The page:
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This elegantly produced collection tells the story of modern warfare, beginning in the second half of the nineteenth century.
Gavin is concerned that U.S. nuclear policy is distorted by myths about the past, and he believes that a better understanding of the history of the nuclear age would improve the contemporary approach.
Wirtz and Lavoy assembled top experts to consider which countries might go nuclear next. Solingen’s team makes the case for using both sticks and carrots but notes that positive incentives are harder to design.
Three short, sad books report on the effects of war on those who fight.
O’Connell, a lieutenant colonel in the U.S. Marine Corps Reserve, analyzes the development of the corps’ culture from World War II to the Vietnam era.
This superb book is Kennedy’s best. His simple but striking proposition is that the Allied victory rested not only on the work of grand strategists in presidential cabinets and high military commands but also on the efforts of middle managers, such as the logisticians, engineers, and operational analysts who addressed the major obstacles to success.
In narrating the history of the U.S. occupation of Iraq, Gordon and Trainor finish the job they started in Cobra II, their 2006 book on the origins of the Iraq war. Their Iraqi and American sources are extraordinary, allowing them to describe events with an enormous, and sometimes overwhelming, amount of detail.
Boot's conclusions confirm that although guerrillas, insurgents, and terrorists have had their successes, the strong normally prevail over the weak. Invisible armies work best when they are able to build up visible political support and link up with (or become) even more visible conventional forces.
Comparing earlier wars with contemporary “fights to the finish” allows Whitman to ruminate about the possibilities for restraint in war and to challenge international lawyers to develop a “law of victory” that would support agreement on who had won a war and what was gained as a result.
The NBC television show Stars Earn Stripes, co-hosted by the retired U.S. general and one-time presidential candidate Wesley Clark, purports to put minor celebrities through the harsh realities of war. This book represents a corrective to the conceit the show peddles, that soldiering is simply about drills, endurance, and shooting straight.
Logevall's megisterial book describes how the United States' role in former French Indochina developed during the 1950s; it is, in essence, pre-histories of the Vietnam War.
Unlike most historians of the Cold War’s origins, who tend to concentrate on the dreadful bloodletting that marked the final stages of World War II, Dobbs begins with the conference at Yalta, where Franklin Roosevelt, Winston Churchill, and Joseph Stalin met to plan the fate of postwar Europe.
Veith’s intensive research and interviews yield a level of detail that is a bit overwhelming and likely to deter all but the most enthusiastic readers. The book is nonetheless a service to military history, for no one has produced nearly as thorough an account of these events.
The NBC television show Stars Earn Stripes purports to put minor celebrities through the harsh realities of war. These books represent a corrective to the conceit the show peddles, that soldiering is simply about drills, endurance, and shooting straight.
In this book, Hastings, a young freelance reporter, chronicles his adventures covering the war in Afghanistan. The heart of the book is the story of how Hastings managed to get access to General Stanley McChrystal, then the commander of U.S. forces in Afghanistan, and members of his inner circle in order to write a profile for Rolling Stone.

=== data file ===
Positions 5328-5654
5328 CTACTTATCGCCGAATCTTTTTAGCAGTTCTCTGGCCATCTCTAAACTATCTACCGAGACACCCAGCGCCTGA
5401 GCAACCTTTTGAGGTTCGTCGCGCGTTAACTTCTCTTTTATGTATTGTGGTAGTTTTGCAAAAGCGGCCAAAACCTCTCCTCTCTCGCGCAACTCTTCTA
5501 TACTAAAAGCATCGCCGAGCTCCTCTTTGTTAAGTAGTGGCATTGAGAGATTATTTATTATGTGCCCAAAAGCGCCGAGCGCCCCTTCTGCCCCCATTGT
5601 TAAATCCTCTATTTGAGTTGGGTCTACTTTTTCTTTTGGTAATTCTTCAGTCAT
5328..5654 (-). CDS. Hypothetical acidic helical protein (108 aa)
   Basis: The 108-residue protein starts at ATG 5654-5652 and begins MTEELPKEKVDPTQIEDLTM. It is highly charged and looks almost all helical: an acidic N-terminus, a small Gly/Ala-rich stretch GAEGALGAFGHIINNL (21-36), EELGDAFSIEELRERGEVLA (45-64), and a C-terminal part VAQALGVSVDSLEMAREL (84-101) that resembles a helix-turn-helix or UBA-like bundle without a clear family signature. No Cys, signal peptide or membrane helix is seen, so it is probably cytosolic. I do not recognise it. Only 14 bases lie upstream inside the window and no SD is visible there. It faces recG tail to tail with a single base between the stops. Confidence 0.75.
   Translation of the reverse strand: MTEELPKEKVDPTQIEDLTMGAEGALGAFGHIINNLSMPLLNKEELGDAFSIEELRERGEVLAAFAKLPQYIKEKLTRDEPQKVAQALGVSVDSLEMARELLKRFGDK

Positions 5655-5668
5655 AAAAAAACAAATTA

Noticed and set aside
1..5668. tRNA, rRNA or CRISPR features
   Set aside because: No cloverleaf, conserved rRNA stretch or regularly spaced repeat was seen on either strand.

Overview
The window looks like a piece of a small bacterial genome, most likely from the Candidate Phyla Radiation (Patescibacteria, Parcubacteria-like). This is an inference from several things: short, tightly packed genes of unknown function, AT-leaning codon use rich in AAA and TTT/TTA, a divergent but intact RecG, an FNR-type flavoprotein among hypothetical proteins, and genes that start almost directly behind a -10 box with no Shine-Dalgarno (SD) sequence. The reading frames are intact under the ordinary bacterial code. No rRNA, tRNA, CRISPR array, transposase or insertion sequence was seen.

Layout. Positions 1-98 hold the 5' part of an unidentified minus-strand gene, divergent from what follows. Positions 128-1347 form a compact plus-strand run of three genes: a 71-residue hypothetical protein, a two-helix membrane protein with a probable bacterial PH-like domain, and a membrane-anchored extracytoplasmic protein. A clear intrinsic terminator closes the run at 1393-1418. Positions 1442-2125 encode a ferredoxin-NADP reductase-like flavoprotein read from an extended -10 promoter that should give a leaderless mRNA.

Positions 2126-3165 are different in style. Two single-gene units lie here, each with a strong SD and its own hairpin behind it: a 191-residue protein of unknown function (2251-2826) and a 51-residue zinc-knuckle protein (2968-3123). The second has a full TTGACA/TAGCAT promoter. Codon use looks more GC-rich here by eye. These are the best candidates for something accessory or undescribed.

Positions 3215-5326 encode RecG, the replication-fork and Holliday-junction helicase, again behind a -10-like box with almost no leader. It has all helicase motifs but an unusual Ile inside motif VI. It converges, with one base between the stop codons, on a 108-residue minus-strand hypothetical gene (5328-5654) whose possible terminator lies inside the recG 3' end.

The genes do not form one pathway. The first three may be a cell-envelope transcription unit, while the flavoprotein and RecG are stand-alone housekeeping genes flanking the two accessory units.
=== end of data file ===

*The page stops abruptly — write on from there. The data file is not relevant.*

Bergen captures the paradoxes of bin Laden's demise superbly, drawing on his excellent government sources, his deep knowledge of al Qaeda, and his reporter’s instincts (which got him into the Abbottabad compound just after the raid). His book is full of fascinating details and illustrates the immense pressure on national security bureaucracies to provide options to policymakers and then reduce the risks associated with their implementation.
This is an intriguing little book. When, Dudziak asks, does “wartime” begin and end?
In a subtle analysis of the history of the nuclear order, Walker charts the stresses and strains to which the system has been subjected.
O’Hanlon, a leading specialist on military budgets, argues that cuts can be made but should not be too drastic and should not usher in a disengaged foreign policy.
It is hard to think of any serious new angles on World War II, but Collingham has done so by considering the importance of food in sustaining the war effort and shaping strategy.
These two books tell the story of the United States’ struggle against terrorism from 9/11 to the death of Osama bin Laden, concentrating on the intelligence and police operations that led to the capture or killing of a collection of true believers and naive fantasists who sought to kill as many Westerners as possible.
Until 2001, Feinstein was a member of South Africa’s parliament for the African National Congress. He resigned in disgust at the bribes paid by arms manufacturers to senior party figures as the country modernized its military.
Compared with southern and western Europe’s experience of World War II, the course of the war in the East has been far less thoroughly researched. But the East is now catching up.
Stevenson’s book is a masterful, lucid analysis that considers in detail the factors of technology, morale, supply, economics, and politics that contributed to Germany’s defeat in World War I. In a completely different book about the same war, Englund reconstructs the conflict through the stories of a diverse cast of 20 people who lived through it.
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